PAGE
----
Skip to main content Accessibility help
×
Home
Hostname: page-component-55597f9d44-t4qhp Total loading time: 0.495 Render date: 2022-08-17T07:39:04.059Z Has data issue: true Feature Flags: { "shouldUseShareProductTool": true, "shouldUseHypothesis": true, "isUnsiloEnabled": true, "useRatesEcommerce": false, "useNewApi": true } hasContentIssue true

17 - Parallel Large-Scale Feature Selection

from Part Three - Alternative Learning Settings

Published online by Cambridge University Press:  05 February 2012

Jeremy Kubica
Affiliation:
Google Inc., Pittsburgh, PA, USA
Sameer Singh
Affiliation:
University of Massachusetts
Daria Sorokina
Affiliation:
Yandex Labs, Palo Alto, CA, USA
Ron Bekkerman
Affiliation:
LinkedIn Corporation, Mountain View, California
Mikhail Bilenko
Affiliation:
Microsoft Research, Redmond, Washington
John Langford
Affiliation:
Yahoo! Research, New York
Get access

Summary

The set of features used by a learning algorithm can have a dramatic impact on the performance of the algorithm. Including extraneous features can make the learning problem more difficult by adding useless, noisy dimensions that lead to over-fitting and increased computational complexity. Conversely, excluding useful features can deprive the model of important signals. The problem of feature selection is to find a subset of features that allows the learning algorithm to learn the “best” model in terms of measures such as accuracy or model simplicity.

The problem of feature selection continues to grow in both importance and difficulty as extremely high-dimensional datasets become the standard in real-world machine learning tasks. Scalability can become a problem for even simple approaches. For example, common feature selection approaches that evaluate each new feature by training a new model containing that feature require learning a linear number of models each time they add a new feature. This computational cost can add up quickly when we iteratively add many new features. Even those techniques that use relatively computationally inexpensive tests of a feature's value, such as mutual information, require at least linear time in the number of features being evaluated.

As a simple illustrative example, consider the task of classifying websites. In this case, the dataset could easily contain many millions of examples. Including very basic features such as text unigrams on the page or HTML tags could easily provide many thousands of potential features for the model.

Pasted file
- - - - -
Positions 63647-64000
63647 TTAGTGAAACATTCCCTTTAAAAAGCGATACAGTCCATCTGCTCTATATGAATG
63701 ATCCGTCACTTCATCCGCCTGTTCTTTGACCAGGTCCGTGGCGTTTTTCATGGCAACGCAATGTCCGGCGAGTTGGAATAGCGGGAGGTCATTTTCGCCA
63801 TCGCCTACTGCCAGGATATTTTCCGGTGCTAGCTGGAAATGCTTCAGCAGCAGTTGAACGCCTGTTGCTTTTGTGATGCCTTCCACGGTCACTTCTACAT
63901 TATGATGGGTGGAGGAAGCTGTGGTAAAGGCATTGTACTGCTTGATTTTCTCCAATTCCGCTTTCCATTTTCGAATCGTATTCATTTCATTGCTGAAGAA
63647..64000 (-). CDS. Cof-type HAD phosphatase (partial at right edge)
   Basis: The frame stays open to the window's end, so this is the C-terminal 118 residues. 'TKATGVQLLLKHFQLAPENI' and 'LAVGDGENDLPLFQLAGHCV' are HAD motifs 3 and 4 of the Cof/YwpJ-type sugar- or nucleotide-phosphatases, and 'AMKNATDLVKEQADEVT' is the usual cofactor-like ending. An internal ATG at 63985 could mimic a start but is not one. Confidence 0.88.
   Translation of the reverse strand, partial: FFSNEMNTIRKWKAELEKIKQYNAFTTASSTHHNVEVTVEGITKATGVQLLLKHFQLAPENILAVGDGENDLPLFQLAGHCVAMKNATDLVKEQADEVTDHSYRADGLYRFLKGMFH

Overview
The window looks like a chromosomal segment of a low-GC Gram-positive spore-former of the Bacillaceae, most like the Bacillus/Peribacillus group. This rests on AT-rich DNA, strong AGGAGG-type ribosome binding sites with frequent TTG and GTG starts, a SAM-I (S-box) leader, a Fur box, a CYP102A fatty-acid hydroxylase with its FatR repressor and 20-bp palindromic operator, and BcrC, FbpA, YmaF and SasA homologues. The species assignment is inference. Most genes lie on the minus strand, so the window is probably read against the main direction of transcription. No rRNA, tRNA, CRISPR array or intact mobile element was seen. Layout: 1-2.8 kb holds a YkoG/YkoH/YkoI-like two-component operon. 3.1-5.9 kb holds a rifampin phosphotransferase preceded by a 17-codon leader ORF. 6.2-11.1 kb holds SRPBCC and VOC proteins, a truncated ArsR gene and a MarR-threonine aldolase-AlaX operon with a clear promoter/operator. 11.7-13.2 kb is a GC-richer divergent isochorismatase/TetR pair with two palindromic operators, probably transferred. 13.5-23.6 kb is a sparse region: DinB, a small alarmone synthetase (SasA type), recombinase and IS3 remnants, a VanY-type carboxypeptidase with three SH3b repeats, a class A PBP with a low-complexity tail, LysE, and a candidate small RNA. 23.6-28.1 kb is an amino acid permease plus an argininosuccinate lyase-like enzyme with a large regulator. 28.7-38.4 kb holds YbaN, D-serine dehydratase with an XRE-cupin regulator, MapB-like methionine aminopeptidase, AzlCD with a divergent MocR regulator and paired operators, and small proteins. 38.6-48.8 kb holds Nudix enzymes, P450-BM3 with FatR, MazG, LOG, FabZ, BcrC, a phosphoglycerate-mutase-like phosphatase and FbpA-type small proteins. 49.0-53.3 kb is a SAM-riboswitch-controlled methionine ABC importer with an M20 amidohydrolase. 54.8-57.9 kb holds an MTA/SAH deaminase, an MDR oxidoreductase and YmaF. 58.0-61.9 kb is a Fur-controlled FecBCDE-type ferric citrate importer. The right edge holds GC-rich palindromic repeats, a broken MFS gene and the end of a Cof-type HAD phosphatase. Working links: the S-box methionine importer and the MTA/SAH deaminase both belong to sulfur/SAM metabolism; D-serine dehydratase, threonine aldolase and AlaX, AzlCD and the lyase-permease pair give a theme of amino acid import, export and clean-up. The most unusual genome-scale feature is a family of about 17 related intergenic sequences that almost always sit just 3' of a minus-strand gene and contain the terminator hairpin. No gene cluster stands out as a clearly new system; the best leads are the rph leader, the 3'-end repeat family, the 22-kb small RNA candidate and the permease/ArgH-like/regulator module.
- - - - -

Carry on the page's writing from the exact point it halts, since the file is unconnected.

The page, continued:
Type
Chapter
Information
Scaling up Machine Learning
Parallel and Distributed Approaches
, pp. 352 - 370
Publisher: Cambridge University Press
Print publication year: 2011

Access options

Get access to the full version of this content by using one of the access options below. (Log in options will check for institutional or personal access. Content may require purchase if you do not have access.)

References

Abe, S. 2005. Modified backward feature selection by cross validation. In: 13th European Symposium on Artificial Neural Networks.Google Scholar
Asuncion, A., and Newman, D. 2007. UCI Machine Learning Repository.
Battiti, R. 1994. Using Mutual Information for Selecting Features in Supervised Neural Net Learning. IEEE Transactions on Neural Networks, 5, 537–550.CrossRefGoogle ScholarPubMed
Caruana, R., Karampatziakis, N., and Yessenalina, A. 2008. An Empirical Evaluation of Supervised Learning in High Dimensions. In: Proceedings of the 25th International Conference on Machine Learning (ICML 2008).Google Scholar
Dean, J., and Ghemawat, S. 2004. MapReduce: Simplified Data Processing on Large Clusters. In: OSDI'04: Sixth Symposium on Operating System Design and Implementation.Google Scholar
Della Pietra, S., Della Pietra, V., and Lafferty, J. 1997. Inducing Features of Random Fields. IEEE Transactions on Pattern Analysis and Machine Intelligence, 19(4), 380–393.CrossRefGoogle Scholar
Fleuret, F. 2004. Fast Binary Feature Selection with Conditional Mutual Information. Journal of Machine Learning Research, 5, 1531–1555.Google Scholar
Friedman, J., Hastie, T., and Tibshirani, R. 2008. Regularized Paths for Generalized Linear Models via Coordinate Descent. http://www stat.stanford.edu/~hasti/Papers/glmnet.pdf.